In 2009 the HaRaKa Dance Research and Development Project, then in its fourth year, began collaborating with international artists on a series of performances and projects called Force Majeure. The program, set to debut in Egypt in 2011, featured six new dance and performance pieces and four visual art pieces by artists from Italy, France, Tunisia, Turkey, and Spain, as well as Egypt. The topic, suggested by the French contingent, was “Love and Otherness,” and the overarching question, according to organizer Adham Hafez, was, “How can we curate democratically?”
Then, in December of 2010, the Tunisian revolution began, the artists from that country needed to rethink their submission, and the performances were delayed. When Egyptians began demonstrating in January 2011, the event was delayed even further. Now, Force Majeure is finally scheduled for 27-30 April at the Goethe Institut Kairo. In order to address the surprising manner in which the program itself was shaped and reshaped according to the regional changes, HaRaKa will hold a two-day conference called “Co-Changing Maps” on the 26 and 27 April, also at the Goethe Institut Kairo.
Cultural and political activists, curators, festival programmers, journalists, artists, and anyone interested — although Hafez, himself a dancer and choreographer, stresses that the conference should be “more talking than listening” — will gather to discuss “change.” What does it mean and how can the cultural community react to it?
“Everyone is saying ‘change.’ We hope for change, but we just talk about change very abstractly,” Hafez said. He hopes that the conference will yield several more projects in a place where “in light of their political needs, the inhabitants are becoming more and more visible.” This visibility means that art can be used to break free from a mold dictated by politics — past, present, and future — ”the scripted politics of culture.”
Hafez previously described dance to Al-Masry Al-Youm as a way to use the human body as a “critical site or tool for self-expression.” In its first iteration following the 25 January revolution, HaRaKa will explore Hafez’s notion, as he described it in the same interview, that “Demonstrations lie in the performative realm. Protestors, including myself, are performing and physically embodying what they want to say.” Much like dancers take to the stage to express themselves, protesters took to the streets to call for change.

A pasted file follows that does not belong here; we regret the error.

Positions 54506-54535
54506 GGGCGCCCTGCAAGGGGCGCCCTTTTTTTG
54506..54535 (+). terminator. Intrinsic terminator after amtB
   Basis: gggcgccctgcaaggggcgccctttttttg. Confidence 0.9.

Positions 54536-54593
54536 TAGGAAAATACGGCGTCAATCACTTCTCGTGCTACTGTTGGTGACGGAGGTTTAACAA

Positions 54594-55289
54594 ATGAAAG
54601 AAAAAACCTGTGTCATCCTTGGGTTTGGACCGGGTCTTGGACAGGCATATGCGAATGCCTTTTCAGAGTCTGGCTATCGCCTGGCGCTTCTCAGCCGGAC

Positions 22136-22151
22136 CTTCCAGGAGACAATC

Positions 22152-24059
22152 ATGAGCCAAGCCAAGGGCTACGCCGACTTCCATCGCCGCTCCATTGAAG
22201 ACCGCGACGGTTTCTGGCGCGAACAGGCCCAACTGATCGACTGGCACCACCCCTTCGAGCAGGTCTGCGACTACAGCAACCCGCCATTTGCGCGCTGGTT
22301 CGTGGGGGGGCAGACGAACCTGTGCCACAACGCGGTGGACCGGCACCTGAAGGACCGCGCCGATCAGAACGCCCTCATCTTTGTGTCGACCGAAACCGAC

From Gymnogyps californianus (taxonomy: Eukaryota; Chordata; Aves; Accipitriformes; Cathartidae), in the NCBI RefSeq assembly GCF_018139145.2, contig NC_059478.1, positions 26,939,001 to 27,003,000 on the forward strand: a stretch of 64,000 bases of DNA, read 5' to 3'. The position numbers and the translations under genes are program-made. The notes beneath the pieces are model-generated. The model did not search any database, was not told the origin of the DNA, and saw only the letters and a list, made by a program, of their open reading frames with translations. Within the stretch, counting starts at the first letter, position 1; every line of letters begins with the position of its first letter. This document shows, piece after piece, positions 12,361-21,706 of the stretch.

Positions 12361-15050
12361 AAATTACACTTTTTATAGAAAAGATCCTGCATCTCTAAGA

This analogy is, according to the press release, a main focus of Co-Changing Maps. “For longer than the past three decades the Arab World and the Middle East have existed and operated in an oppressive political milieu that was assisted and sustained by a network of specific interests that had very little to do with the true needs of the actual populations inhabiting the region,” it reads. HaRaKa cites a “cataclysmic rupture” in the way the region is viewed abroad and by its residents, and hopes to explore that in two ways: on “change” and on “maps.”
HaRaKa’s most recent dance seminar was held in late January, a week prior to the protests that started the revolution. Although that program, which “reflected on choreographic practices within cultures that escape contemporary discourse and aesthetics,” was pre-revolution, it displayed HaRaKa’s commitment to examining, discussing, and redefining accepted modes of discourse in dance. It’s that same commitment that will make the forthcoming program a revealing cultural response to the changes in the region.
More than that, the conference leading up to the performance is a way to attract an audience who might be a little distracted by the same politics Force Majeure aims to comment on. Hafez, a proponent of art as discussion, seems to understand that others need to be convinced of this notion. “If I put a poster on the street now saying, come and watch ten new dance performances and films, no one would come. The only people who would be interested are those who want to distract themselves totally,” he said. And the point of HaRaKa is not to distract, but to engage.